At 1,434 metres above sea level, the road across Sognefjellet is the highest
mountain pass in Northern Europe. The road runs along the edge of
Jotunheimen National Park.
The road is open from May to October/November.
Inside the national park, you will find Galdhopiggen and Glittertind, which
are the highest mountains in Norway. From the mountain plateaux, the road
dives west steeply down towards Sognefjorden, the world's longest and
From Rv. 55, you can take short or longer walks, go skiing, join guided cave
tours and glacier crossings or climb in mighty mountains. The mountain
plateaux between Krossbu and Turtagro offer many spectacular viewpoints and
rest areas. From Nes you can see Feigumfossen, a 218-metre waterfall.
SOGNEFJELL – ACROSS THE ROOF OF
In majestic surroundings, high in
the mountains past blue ice, jagged peaks and emerald lakes, the Sognefjell
Road runs between Sognefjord, the world’s longest fjord, and the
Gudbrandsdal valley. The Sognefjell Road was designated Norway’s first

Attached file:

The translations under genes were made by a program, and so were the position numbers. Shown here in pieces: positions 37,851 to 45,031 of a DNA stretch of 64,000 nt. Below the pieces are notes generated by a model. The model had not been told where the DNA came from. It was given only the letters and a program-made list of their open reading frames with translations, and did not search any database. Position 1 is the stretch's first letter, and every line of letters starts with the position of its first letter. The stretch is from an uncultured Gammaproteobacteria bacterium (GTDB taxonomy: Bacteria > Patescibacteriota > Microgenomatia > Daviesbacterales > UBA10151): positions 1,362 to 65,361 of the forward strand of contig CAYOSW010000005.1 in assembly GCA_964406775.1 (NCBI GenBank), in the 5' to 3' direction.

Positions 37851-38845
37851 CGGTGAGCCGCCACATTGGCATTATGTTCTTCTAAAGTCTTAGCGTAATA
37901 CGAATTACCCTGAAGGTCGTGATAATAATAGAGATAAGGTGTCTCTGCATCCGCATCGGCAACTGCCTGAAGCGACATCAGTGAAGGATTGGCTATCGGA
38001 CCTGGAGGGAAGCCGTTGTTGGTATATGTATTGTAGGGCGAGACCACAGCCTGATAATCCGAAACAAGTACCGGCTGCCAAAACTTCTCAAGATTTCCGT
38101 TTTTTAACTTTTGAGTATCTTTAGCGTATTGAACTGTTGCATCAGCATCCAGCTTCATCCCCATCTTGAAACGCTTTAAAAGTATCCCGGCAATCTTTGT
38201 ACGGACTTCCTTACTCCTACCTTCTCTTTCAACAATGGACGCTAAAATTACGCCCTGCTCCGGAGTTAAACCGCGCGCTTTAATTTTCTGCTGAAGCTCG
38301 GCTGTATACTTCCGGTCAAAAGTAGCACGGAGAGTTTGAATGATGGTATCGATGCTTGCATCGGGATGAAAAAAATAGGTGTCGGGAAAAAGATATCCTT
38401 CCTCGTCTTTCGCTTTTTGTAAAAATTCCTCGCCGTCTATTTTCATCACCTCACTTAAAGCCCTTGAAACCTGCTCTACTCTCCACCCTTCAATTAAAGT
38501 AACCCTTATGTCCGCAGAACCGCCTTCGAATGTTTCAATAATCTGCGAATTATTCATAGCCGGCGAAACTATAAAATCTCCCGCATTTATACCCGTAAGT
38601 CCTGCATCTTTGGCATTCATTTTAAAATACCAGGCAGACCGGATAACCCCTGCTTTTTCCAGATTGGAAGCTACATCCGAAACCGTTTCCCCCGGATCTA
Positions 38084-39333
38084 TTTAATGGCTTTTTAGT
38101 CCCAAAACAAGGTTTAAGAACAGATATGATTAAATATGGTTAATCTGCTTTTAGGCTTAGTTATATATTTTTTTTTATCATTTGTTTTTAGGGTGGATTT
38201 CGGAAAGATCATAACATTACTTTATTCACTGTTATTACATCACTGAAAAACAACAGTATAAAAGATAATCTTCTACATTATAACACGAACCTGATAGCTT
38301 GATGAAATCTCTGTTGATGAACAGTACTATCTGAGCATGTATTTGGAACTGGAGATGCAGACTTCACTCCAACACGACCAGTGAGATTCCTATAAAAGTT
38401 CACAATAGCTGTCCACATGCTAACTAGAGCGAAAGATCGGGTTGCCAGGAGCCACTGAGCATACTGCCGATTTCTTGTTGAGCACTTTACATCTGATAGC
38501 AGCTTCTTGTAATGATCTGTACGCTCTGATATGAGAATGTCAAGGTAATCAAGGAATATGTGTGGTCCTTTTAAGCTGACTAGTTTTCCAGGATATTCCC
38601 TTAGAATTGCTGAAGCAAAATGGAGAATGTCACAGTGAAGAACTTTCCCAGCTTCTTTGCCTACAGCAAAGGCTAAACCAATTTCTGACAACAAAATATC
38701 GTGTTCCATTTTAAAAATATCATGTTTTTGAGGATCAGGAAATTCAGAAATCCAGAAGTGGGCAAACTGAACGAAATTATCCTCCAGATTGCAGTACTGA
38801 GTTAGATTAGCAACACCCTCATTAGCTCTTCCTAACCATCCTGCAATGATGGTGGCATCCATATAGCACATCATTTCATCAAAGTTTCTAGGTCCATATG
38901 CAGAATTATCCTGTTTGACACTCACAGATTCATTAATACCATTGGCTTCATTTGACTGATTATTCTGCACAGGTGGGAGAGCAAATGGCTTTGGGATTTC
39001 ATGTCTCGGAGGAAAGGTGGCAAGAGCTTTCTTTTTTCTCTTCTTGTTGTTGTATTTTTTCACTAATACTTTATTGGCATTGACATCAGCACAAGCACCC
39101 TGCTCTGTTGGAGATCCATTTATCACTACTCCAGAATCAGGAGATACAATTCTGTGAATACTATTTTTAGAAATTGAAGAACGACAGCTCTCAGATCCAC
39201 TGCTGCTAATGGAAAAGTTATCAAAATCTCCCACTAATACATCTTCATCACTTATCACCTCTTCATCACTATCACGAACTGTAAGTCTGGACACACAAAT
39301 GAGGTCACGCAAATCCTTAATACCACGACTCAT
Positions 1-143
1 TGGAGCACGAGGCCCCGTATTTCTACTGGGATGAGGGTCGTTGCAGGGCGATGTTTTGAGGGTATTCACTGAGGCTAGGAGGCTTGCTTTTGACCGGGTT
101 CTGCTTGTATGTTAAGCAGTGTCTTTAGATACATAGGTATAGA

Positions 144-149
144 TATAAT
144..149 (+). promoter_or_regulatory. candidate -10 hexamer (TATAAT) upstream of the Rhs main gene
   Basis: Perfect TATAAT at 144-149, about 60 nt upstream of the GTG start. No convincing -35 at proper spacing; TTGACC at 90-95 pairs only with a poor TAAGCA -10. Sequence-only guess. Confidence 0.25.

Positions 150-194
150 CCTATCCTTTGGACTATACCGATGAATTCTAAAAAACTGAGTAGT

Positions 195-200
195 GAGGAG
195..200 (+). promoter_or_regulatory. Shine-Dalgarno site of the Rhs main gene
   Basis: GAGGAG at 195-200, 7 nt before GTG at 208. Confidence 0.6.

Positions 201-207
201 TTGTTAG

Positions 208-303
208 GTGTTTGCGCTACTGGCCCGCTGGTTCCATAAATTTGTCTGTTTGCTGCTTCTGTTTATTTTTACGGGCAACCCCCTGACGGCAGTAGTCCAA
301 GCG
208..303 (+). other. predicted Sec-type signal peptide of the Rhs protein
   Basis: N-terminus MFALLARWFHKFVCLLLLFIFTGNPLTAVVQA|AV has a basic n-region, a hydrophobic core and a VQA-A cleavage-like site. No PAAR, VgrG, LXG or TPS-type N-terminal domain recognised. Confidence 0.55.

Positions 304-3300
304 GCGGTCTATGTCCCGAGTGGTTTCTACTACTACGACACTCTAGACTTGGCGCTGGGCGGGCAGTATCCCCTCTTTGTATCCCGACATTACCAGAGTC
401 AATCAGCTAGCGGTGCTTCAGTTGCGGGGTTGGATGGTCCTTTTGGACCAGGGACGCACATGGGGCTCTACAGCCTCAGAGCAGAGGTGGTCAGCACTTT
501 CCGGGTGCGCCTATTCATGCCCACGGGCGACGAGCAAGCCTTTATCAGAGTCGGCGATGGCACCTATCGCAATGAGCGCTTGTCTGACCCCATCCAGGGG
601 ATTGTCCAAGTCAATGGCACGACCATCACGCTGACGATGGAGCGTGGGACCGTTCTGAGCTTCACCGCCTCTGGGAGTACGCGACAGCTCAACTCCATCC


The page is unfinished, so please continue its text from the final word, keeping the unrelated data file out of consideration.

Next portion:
tourist route in 1997 and has just been upgraded to a National tourist route
The Sognefjell Road has carried
traffic since time immemorial. Fish and salt from the west and butter,
hides, iron and tar from the east were carried by people on their shoulders
or on horseback. The cairns helped travellers find the way in all kinds of
The Sognefjell Road gives you
access to Jotunheimen National Park, with Galdhøpiggen, Norway’s highest
mountain, and several of the other of the highest peaks in Norway, and to
Jostedalsbreen, Norway’s largest glacier. Here your can poke about on your
own among soaring peaks, take a tour over glaciers and mountain tops with
experienced guides, and go skiing all year round.
The route between the inland valley, high mountains and fjord offers
breathtaking contrasts in climate and topography and a variety of plant and
animal life, from lower elevations with farms, pine forests and the
conditions for human settlement to the alpine terrain approx. 1,000 metres
above sea level. Up here you’ll find bare rock with clear traces of the last
Ice Age, with grass, moss, lichen interspersed with juniper and willow. Here
you’ll also find hardy polar plants such as arctic buttercup, with mountain
birch here and there.
Wild as well as tame reindeer live on Sognefjell, and down towards the
valleys there are moose and deer. In the high mountains, eagles and
rough-legged buzzards thrive. In eastern regions there may be bears, lynx
and wolverines, though they are few and very shy.